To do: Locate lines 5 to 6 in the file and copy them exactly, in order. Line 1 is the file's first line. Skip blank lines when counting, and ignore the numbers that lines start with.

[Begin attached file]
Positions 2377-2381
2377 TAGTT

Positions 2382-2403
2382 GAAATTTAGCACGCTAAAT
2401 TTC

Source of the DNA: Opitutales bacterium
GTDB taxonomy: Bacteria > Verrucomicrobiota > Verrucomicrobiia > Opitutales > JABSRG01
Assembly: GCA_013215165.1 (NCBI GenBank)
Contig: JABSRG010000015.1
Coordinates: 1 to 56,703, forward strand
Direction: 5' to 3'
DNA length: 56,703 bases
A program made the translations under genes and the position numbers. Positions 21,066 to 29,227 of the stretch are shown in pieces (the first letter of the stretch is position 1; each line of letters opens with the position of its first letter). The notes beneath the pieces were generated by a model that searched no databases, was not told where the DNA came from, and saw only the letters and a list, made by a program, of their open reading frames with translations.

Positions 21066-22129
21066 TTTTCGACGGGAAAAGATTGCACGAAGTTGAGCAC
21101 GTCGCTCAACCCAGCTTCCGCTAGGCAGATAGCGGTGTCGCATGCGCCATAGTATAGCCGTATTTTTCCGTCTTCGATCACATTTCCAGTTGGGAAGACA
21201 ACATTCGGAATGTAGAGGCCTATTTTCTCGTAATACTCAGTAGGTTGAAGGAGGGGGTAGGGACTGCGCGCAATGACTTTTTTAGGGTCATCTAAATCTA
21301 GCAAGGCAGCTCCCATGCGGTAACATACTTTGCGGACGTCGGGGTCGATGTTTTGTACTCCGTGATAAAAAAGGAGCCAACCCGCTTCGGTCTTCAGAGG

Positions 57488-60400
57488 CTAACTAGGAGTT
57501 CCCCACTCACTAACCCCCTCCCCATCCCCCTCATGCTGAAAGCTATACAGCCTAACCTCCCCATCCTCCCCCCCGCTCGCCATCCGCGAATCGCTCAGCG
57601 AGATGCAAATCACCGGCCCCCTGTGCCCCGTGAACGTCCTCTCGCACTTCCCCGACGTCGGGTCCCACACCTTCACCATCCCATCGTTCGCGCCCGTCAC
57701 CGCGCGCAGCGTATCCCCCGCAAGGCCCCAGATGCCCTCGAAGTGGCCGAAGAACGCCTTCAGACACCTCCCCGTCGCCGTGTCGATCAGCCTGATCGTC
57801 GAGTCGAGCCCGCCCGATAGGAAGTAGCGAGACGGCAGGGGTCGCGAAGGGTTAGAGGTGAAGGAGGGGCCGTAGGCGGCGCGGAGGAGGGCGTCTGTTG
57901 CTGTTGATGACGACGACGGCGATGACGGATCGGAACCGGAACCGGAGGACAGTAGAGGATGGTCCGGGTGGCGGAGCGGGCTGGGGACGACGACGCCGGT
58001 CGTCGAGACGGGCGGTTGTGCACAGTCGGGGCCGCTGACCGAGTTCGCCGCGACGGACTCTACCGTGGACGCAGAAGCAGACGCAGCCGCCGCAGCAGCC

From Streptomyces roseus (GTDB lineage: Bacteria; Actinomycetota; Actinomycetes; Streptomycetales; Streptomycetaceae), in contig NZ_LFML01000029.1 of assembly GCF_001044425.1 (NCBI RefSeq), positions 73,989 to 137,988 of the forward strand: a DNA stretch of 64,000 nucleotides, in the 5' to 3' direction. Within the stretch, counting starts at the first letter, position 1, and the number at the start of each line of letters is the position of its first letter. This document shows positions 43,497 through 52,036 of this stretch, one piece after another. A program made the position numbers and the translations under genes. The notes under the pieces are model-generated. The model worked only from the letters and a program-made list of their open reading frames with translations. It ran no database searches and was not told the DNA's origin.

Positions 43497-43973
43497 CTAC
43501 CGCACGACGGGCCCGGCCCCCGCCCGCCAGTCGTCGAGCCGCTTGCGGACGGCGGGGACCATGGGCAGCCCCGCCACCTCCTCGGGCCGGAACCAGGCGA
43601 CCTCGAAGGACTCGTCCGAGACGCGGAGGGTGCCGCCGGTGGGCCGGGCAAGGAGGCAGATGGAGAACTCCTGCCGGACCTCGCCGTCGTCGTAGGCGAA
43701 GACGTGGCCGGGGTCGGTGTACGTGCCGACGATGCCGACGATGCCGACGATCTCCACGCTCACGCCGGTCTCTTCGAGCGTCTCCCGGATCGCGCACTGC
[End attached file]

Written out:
2401 TTC

Source of the DNA: Opitutales bacterium